Malaysia GP Paper Review: 'Strike one' to Lewis Hamilton in Mercedes title battle
British press say Hamilton's crushing win a big warning for Rosberg
By James Galloway
Last Updated: 31/03/14 3:33pm
After starring at Sepang to win his first race of the season by 17 seconds from Rosberg - the biggest dry-weather victory margin of Hamilton's F1 career - Fleet Street believe the former World Champion has laid down an ominous marker.
"The significance of Lewis Hamilton's victory in the Malaysian Grand Prix was lost on no one, certainly not the man himself," Kevin Eason declared in The Times.
"It was nice enough that Hamilton could tick this grand prix of his bucket list as one race he had never won before, but that mattered not in the context of a seven-year career that, by his own admission, has been marked by underachievement since his only World Championship win in 2008.
"Jenson Button, Hamilton's former team-mate at McLaren, who knows a thing or two about this game after 14 years at the top, summed it up: "Strike one to Lewis." But that Button meant the momentous psychological advantage Hamilton imposed on his team-mate in steamy Sepang."
An impressed Daily Mail concurred: "What looked like a piffling one-pipe triumph for a driver of Hamilton's brilliance was a massive statement of intent in what, at this early stage of the season at least, is a private championship duel between the two Mercedes' men, Hamilton and Nico Rosberg." Meanwhile, The Daily Mirror emphatically declared: "Few victories have been as significant as this."
Although Rosberg technically 'struck first' by winning the Australian GP after Hamilton retired through mechanical problems early on, and the German still holds the early 2014 points lead, The Guardian suggests Malaysia underlined the difference in outright pace between the two drivers as they went head-to-head in a race for the first time this year.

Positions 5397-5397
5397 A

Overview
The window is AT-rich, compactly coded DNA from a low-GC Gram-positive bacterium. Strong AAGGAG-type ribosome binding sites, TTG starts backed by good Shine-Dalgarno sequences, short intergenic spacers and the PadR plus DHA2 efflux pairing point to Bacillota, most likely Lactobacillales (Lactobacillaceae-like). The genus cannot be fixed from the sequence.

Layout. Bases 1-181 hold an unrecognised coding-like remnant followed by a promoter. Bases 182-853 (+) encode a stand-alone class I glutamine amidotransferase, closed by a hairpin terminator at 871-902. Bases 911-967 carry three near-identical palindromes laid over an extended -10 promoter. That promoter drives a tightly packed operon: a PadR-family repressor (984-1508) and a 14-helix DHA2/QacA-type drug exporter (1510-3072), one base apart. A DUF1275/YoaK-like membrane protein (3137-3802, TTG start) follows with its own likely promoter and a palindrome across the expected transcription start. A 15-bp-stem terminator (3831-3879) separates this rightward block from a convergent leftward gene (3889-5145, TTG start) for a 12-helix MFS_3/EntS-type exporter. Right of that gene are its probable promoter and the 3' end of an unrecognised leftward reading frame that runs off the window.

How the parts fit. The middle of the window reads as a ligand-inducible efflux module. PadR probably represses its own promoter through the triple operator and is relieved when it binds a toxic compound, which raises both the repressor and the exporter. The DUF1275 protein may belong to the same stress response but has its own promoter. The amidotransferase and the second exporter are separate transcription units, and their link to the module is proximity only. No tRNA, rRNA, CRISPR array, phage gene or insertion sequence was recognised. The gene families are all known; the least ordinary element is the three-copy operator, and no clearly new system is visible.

"There is a line on Lewis Hamilton's fastidiously decorated helmet - taken from the American poet and author Maya Angelou - which reads "Still I Rise"," The Guardian wrote. "But for Nico Rosberg and the other Formula 1 drivers who trail in his phosphorescent wake there should be another message: Mind The Gap. The letters should be very large, and placed on the back of the helmet.
"Rosberg, who won the first race in Australia two weeks ago and was second here, still leads the embryonic drivers' championship by 18 points. But this was a reminder of the chasm that exists between the two Silver Arrow drivers when Hamilton is at his absolute best."
With Hamilton long famed for his natural pace behind the wheel and widely regarded as the fastest man in F1, Rosberg, who has seen his odds for the title halved since the start of pre-season, is in turn recognised as one of the sport's most technical and brainy exponents.
It is on this latter basis that many expert observers have tipped Rosberg for a maiden title in F1's new technological era, but in the wake of Sepang, The Daily Telegraph suggested: "The emerging consensus had been that this new era of fuel saving and relentless car management might give the German the edge. Not on Sunday's evidence."
However, in a word of warning to title favourites Mercedes, The Times also noted both Hamilton and Rosberg's reaction to Sebastian Vettel's sudden return to the podium after Red Bull's woeful winter.
"It would be fair to say, though, that both Mercedes drivers were spooked by the sight of Sebastian Vettel in their wind mirrors," the newspaper added.
"Red Bull had the worst pre-season in their short ten-year history... his car is clearly slower than the Mercedes, but he clung on grimly for a magnificent third place."